Duck gives lake its exotic approval

Dapper duck

Mandarin Duck

The lake at Crow Nest Park in Dewsbury has been graced with a visit from a rather dapper duck.  The stunningly plumed Mandarin duck been spotted swimming alongside the park’s Mallards and is proving quite a hit with the visitors.

The male Mandarin duck has spectacularly ornate plumage with orange, blue, white and buff feathers.  He also has long orange feathers on the side of his face and striking orange ‘sails’ on his back.

Mandarin ducks introduced to the UK from China early in the twentieth century have escaped or been released and can be seen in various parts of the country, though not typically around here.

Facts about Mandarin Ducks

  1. According to traditional Chinese culture, Mandarin ducks are believed to be lifelong couples, unlike other species of duck, so they are regarded as a symbol of marital affection and faithfulness.The Crow Nest Park visitor is currently on his own, so he may just be passing through on the lookout for a mate.
  2. Interestingly female Mandarin ducks nest in holes in trees, where they look after the ducklings in the nest for a while after hatching and then invite them to launch themselves into mid-air before leading them off to the nearest water.
  3. Unlike some other introduced species, the Mandarin duck don’t seem to cause any problems for native ducks so he is more than welcomed by the park staff and Friends of group.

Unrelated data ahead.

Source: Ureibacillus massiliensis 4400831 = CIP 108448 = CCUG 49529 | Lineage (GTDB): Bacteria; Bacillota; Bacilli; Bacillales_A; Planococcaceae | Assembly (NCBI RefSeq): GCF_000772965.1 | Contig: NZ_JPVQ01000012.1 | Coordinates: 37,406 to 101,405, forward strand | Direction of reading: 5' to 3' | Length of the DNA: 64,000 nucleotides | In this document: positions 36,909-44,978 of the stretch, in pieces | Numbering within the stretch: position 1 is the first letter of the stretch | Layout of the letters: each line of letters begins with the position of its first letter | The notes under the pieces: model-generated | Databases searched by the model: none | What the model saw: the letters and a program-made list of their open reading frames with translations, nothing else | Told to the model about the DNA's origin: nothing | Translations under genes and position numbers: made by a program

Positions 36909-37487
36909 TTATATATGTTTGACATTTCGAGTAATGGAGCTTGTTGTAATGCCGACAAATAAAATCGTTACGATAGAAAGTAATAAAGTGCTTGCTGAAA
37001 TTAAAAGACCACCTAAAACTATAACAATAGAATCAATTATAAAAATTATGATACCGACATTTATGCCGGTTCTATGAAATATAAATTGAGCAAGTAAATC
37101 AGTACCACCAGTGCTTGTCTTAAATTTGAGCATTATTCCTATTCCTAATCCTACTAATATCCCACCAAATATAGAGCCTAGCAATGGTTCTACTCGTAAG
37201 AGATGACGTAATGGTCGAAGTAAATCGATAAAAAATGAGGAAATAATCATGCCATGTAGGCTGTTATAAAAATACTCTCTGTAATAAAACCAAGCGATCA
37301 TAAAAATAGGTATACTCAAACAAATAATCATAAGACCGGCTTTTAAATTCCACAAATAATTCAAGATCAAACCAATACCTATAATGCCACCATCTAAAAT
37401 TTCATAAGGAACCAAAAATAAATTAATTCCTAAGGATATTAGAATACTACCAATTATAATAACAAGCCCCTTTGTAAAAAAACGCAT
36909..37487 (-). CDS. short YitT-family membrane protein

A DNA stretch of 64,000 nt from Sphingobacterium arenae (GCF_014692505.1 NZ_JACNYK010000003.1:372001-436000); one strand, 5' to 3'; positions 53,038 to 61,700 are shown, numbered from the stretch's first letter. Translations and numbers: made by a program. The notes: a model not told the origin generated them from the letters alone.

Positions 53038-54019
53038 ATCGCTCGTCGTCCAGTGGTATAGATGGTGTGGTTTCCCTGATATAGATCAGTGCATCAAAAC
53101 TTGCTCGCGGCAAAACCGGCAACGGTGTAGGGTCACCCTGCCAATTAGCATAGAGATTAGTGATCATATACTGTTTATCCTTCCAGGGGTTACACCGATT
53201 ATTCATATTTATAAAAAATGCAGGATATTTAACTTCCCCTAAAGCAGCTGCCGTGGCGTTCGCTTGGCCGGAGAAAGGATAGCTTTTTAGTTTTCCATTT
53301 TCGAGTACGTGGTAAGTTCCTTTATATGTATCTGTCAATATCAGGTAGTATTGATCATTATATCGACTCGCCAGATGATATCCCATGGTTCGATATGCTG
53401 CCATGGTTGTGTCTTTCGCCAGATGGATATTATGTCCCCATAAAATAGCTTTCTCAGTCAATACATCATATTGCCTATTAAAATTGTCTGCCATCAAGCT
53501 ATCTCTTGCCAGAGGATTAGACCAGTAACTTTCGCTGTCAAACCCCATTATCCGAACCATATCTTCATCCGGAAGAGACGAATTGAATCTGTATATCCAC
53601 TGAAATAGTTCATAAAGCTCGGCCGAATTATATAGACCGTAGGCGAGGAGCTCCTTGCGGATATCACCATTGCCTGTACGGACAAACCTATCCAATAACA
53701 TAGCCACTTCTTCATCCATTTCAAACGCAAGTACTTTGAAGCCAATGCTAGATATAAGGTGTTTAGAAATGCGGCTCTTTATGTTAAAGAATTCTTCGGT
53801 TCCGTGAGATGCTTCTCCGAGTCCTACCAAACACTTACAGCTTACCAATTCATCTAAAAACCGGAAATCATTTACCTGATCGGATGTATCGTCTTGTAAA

Advice for visitors

If you fancy a trip to the park to feed the ducks – please don’t throw in too much bread.

Denis Ripley, Chair of the Friends of Crow Nest Park has given us the following advice:

 “It’s a lovely way to encourage young children to engage with nature, but, there can be problems if people throw too much bread to the ducks.  Rotting bread encourages poisonous bacteria and algae to form, as well as encouraging rats, which bring disease.   Too much white bread can also be unhealthy for ducks.  So my advice would be, please come and feed the ducks, but, don’t throw whole slices, which simply rot on the surface, and if the ducks aren’t eating the crumbs you are throwing, then please stop and come and feed them another time.”

“Think about bringing different treats for them.  For example wheat, barley or other grains, uncooked oats, birdseed, grapes (cut in half) and defrosted peas (no need to cook).  Whatever you bring, please don’t leave uneaten food in the water or on the side of the Lake.  Now the Lake has been refurbished, we all need to take responsibility to keep it clean.”

Visit the canal & river trust website for more advice on feeding ducks.

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